It is clear that the statute is modeled after N.J.A.C. 18:7-5.13(b) which provides:

[T]he net operating loss may only be carried over by the actual corporation that sustained the loss. The net operating loss may, however, be carried over by the corporation that sustained the loss and which is the surviving corporation of a statutory merger. The net operating loss may not be carried over by a taxpayer that changes its state of incorporation or is a part of a statutory consolidation. Section 4(k) of the Act defines entire net income in terms of a specific corporate franchise.


We agree with the Tax Court's disposition of the Supremacy Clause - preemption issue, substantially for the reasons expressed in Judge Roger Kahn's opinion of February 21, 2002. A.H. Robins Co., Inc., supra, 20 N.J. Tax at 344-48. We recognize that the Tax Court made no detailed analysis of the plan of reorganization and that the Robins Bankruptcy Court has noted that"the interpretation and application of State TaX laws""must be determined by the State courts," and that, after so doing,"it will be necessary for those courts to assess whether their respective interpretations of State tax laws, as applied to the NOL, are in conflict with the property rights which Robins II obtained under the Plan and Confirmation Order." The Bankruptcy Court, upheld by the District Court, further stated that the interpretation and application of State law may ultimately"be appealed to the Supreme Court of the United States," because of the federal jurisdiction"to review the decision of the State taxing authorities to determine whether, in applying State tax law, the taxing authorities properly deferred to the now-incontestable results of the Confirmation Orders and the Plan." In re A.H. Robins Co., Inc., supra, 251 B.R. at 321-22. We are satisfied that the Tax Court's analysis of the Supremacy Clause and preemption issues recognized its proper obligation.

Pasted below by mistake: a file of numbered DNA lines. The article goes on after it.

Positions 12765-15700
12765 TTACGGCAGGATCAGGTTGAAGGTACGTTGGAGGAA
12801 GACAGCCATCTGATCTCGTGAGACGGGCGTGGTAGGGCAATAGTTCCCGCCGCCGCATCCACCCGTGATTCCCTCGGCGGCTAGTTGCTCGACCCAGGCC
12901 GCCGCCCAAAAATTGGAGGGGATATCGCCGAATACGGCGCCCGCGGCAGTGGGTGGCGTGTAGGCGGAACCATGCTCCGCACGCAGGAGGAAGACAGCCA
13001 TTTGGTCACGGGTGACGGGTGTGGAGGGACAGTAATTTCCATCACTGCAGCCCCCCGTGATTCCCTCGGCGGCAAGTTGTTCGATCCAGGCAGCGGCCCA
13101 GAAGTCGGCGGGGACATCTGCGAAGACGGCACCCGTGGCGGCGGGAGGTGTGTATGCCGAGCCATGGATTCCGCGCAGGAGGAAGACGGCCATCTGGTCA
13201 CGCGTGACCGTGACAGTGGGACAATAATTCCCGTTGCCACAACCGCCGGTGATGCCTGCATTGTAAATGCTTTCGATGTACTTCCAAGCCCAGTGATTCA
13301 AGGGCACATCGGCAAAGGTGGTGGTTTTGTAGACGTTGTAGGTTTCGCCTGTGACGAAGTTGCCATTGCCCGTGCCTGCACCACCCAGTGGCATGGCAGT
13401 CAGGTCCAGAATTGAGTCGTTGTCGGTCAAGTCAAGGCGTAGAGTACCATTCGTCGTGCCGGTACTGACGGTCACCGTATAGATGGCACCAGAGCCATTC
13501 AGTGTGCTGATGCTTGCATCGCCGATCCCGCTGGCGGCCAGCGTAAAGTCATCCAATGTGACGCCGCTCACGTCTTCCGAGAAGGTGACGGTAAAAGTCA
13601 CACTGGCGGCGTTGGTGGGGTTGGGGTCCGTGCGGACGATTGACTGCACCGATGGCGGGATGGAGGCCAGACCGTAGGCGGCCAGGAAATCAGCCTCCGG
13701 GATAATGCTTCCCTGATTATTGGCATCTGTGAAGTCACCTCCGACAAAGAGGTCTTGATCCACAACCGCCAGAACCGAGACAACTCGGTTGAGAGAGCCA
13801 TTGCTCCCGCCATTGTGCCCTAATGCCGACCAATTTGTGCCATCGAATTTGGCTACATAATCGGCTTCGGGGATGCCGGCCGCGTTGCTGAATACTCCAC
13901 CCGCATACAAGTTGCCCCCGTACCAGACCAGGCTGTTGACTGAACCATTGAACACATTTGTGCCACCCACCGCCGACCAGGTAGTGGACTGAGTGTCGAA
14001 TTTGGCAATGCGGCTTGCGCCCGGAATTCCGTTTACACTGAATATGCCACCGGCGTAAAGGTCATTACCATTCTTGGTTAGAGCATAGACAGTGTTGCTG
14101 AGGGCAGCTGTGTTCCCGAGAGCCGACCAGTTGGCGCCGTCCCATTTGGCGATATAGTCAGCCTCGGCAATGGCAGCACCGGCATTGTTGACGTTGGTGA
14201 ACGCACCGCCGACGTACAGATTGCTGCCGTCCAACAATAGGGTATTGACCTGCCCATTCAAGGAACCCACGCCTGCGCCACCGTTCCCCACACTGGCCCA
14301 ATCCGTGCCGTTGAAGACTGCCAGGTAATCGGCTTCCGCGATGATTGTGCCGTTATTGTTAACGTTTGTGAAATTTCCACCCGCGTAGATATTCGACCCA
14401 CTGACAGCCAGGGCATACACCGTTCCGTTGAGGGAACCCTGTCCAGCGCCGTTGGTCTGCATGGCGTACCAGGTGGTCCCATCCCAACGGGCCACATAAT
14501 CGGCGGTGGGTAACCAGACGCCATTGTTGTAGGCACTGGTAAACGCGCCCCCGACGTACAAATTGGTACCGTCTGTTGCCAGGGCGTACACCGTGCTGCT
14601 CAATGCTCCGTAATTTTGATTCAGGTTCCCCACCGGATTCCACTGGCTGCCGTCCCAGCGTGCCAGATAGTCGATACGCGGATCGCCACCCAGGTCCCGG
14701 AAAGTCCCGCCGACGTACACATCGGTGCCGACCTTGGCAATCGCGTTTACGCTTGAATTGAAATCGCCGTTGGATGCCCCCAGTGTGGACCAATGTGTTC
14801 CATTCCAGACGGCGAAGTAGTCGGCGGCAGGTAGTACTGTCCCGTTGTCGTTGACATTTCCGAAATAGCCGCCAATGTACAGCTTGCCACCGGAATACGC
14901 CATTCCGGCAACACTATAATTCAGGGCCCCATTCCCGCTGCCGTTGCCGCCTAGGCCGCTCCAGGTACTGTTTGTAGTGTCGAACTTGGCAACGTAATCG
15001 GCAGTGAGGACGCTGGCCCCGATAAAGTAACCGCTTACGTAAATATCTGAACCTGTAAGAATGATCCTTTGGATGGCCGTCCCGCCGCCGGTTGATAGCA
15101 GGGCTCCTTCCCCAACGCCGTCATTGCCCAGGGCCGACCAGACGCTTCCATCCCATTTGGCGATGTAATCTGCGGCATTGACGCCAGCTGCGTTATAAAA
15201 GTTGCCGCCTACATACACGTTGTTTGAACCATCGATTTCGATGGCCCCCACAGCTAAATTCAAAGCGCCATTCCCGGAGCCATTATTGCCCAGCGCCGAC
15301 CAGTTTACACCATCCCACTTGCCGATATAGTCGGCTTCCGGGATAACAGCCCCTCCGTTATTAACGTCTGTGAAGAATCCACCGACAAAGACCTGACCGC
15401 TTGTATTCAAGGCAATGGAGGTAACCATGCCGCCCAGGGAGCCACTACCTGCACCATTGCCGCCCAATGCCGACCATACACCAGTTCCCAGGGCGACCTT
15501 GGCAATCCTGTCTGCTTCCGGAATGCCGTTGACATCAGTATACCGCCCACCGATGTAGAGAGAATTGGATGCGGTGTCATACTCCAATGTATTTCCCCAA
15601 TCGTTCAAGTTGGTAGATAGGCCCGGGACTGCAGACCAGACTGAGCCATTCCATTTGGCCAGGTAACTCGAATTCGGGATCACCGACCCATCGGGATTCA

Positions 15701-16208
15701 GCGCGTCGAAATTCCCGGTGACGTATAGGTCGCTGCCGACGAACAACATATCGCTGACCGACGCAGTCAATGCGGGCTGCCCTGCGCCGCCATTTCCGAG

We therefore must decide the state tax law issue involved in this dispute.


There is much merit in the Tax Court's original disposition of the matter under Richard's Auto City and N.J.A.C. 18:7-5.13(b), and notwithstanding the contest as to their application on the merits, there is no dispute that the case can be disposed by reference to them if the new statute would be unconstitutional if applied retroactively or is read to be prospective only. However, the parties agree that if the statute can constitutionally be applied retroactively, the contest will come to an end on statutory grounds, and that other cases await the result. Moreover, the parties also appear to agree that, unless unconstitutional, that statute is now dispositive. Therefore, and because contests on returns now being prepared and processed should be kept to a minimum, and some finality brought to the issue which can affect carryovers on returns for the next several years, we address the statutory issue.*fn7